Table 3 shows VBN values of the cured pork loins treated with spinach powder and starter culture at different time intervals. Highest VBN values were observed in pork loins incubated for 24 h (I24) and 48 h (I48). A significant increase in VBN value was observed with an increase in the incubation period (). Kohsaka [31] showed that VBN value is an important indicator of deterioration of freshness of meat products during storage. Kim et al. [32] reported that meat products are affected by the activity of microbial enzymes, such as amino acid decarboxylase. Microbial growth is associated with an increase in the VBN value of meat products, and nitrite in the meat samples reduces the formation of volatile compounds [33]. In this study, there no specific difference between control (−) and control (+) () and an increase in the incubation period of the cured pork loins with spinach powder and starter culture may have resulted in the increased production of volatile basic nitrogen, as evident by their high VBN values.

Table 3: Changes of VBN and TBARS of cooked cured pork loin with spinach juice and different incubating periods.

The effects of spinach powder and starter culture on concentration of TBARS in pork loins cured for different incubation periods are summarized in Table 3. The highest TBARS value was observed for the control (−) () group. TBARS value of the cooked pork loins cured with spinach powder and starter culture decreased significantly with an increase in the incubation time (). Among various roles of nitrite, antioxidant is a major property [4]. As incubation time went on, nitrite generated gradually [15]. Therefore, TBARS value was decreased over time. These results are in agreement with those reported by Choi et al. [28] who demonstrated that the TBARS value of samples treated with fermented red beet and starter culture was lower than that of the untreated samples. On the contrary, Krause et al. [15] reported no significant reduction in lipid oxidation following treatment with fermented vegetable powder compared to treatment with sodium nitrite. Djeri and Williams [16] also reported no significant change in TBARS value of turkey bologna cured with celery juice powder or sodium nitrite upon storage at 4°C for 10 weeks. This suggested that nitrite from celery juice showed an antioxidant effect similar to that of the synthetic nitrite. Lipid oxidation leads to rancidity of meat products [34], which in turn changes their nutritive value, flavor, and color [35]. TBARS value between 0.5 and 1.0 mg MD/kg of meat weight is considered as the lower threshold for observable oxidized odor and flavor of meat [20]. In the present study, the TBARS values of pork loins from different treatment groups were less than 0.5 mg MD/kg of meat weight except for the pork loins from the control (−) group. Thus, curing of meat products with spinach powder and starter culture inhibited the production of MD.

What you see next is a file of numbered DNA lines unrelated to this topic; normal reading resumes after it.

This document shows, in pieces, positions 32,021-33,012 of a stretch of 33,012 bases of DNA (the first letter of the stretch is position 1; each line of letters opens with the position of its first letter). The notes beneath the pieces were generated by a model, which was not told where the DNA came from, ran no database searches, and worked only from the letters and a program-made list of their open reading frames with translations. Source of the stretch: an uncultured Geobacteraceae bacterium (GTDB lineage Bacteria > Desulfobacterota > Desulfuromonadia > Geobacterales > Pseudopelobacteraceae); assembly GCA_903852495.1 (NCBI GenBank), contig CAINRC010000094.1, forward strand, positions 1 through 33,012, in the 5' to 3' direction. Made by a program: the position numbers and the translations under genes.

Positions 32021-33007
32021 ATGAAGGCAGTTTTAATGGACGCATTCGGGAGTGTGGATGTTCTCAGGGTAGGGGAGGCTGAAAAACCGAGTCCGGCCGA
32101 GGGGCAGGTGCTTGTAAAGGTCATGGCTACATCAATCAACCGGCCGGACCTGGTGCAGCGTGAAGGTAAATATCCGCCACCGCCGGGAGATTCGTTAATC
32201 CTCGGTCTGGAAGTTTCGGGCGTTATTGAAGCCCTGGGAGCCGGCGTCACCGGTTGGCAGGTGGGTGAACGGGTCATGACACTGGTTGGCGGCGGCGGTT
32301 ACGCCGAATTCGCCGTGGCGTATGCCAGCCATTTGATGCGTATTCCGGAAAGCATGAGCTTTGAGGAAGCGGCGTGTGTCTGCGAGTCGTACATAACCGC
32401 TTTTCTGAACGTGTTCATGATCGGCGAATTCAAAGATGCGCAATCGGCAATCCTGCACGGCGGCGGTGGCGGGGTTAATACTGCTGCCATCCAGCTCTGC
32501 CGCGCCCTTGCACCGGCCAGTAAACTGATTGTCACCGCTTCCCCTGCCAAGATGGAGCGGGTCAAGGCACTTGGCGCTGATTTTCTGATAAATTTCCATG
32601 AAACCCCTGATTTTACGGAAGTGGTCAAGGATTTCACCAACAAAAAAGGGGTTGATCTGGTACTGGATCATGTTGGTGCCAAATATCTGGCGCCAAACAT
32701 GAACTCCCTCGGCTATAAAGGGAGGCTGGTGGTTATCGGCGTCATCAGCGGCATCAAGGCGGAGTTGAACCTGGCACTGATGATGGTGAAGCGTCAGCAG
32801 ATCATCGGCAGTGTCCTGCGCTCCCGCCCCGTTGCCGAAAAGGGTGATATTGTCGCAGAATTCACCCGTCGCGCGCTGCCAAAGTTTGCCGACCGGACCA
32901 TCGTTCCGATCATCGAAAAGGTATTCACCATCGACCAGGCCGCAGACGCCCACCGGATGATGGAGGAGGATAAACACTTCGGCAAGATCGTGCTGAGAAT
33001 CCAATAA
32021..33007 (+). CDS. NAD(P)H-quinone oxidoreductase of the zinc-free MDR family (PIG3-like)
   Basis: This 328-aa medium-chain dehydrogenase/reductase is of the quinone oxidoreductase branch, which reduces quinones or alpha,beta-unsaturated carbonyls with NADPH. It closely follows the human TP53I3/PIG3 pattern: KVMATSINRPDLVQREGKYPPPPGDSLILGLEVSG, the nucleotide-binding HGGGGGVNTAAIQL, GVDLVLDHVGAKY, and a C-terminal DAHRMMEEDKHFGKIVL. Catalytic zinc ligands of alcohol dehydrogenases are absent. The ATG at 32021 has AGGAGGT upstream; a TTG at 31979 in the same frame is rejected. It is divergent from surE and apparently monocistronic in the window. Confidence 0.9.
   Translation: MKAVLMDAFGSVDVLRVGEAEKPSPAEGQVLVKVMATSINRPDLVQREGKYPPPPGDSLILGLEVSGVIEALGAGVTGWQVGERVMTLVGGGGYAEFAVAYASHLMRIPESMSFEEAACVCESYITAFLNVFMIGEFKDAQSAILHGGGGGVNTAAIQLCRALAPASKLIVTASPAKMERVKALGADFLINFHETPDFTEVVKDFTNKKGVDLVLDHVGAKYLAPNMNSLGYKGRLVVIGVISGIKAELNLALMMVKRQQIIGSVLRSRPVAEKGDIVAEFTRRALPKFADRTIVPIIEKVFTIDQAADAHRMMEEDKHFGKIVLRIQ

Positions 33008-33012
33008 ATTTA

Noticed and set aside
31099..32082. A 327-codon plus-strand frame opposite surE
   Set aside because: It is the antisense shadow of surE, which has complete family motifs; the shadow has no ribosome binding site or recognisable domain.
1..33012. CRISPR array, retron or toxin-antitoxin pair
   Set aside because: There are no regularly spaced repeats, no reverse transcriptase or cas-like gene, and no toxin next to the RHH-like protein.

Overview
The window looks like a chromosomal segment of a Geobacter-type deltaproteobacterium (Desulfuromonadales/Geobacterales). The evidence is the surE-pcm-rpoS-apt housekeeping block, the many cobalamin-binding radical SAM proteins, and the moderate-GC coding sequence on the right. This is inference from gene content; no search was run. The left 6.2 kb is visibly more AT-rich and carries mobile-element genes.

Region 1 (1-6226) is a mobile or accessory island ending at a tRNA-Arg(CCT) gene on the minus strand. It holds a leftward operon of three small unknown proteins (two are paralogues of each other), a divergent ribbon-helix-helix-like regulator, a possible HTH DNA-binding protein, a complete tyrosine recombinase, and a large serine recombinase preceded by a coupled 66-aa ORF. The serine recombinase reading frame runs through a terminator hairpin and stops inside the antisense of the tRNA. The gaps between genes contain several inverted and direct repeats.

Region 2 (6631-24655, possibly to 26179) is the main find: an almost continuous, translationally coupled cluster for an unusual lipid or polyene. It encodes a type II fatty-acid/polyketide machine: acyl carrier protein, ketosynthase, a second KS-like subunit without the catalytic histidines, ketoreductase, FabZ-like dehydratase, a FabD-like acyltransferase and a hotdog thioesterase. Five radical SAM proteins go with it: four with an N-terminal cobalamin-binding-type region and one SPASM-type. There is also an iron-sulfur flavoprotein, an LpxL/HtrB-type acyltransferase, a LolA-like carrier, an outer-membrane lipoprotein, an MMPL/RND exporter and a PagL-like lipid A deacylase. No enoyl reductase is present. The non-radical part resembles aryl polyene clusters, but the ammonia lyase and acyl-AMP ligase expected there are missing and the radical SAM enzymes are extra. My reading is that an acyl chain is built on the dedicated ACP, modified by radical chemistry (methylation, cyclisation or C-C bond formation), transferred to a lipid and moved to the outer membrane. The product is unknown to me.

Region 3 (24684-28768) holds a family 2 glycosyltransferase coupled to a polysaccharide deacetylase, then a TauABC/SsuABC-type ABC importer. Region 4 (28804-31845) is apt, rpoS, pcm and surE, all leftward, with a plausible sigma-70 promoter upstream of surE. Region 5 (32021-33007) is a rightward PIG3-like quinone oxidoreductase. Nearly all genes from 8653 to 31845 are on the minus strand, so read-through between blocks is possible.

3.4. Total Viable Count (TVC) and the Number of Escherichia coli and Coliform Bacteria in Cured Pork Loin

TVC, E. coli, and coliform bacteria analysis was performed to suggest basic microbial information and evaluate of quality and safety of cooked cured meat [25]. TVC was observed in cured pork loins from the I48 (1.68 ± 0.52 CFU/g) group but remained undetected in other treatment groups (data not shown). E. coli and coliform bacteria were not observed in pork loins from different treatment groups. Djeri and Williams [16] reported a low count of anaerobic bacteria in turkey bologna cured with cherry juice and starter culture upon storage due to the availability of nitrite from cherry juice. These results are in agreement with Jackson et al. [36] who reported that microbial growth was inhibited in frankfurters cured with nitrite from natural sources, indicating the usefulness of natural preconverted nitrite as an antimicrobial agent. Choi et al. [28] showed the highest TVC for meat emulsions cured in absence of nitrite and reported the absence of E. coli and coliform bacteria in meat emulsions cured with red beet extract and ascorbic acid.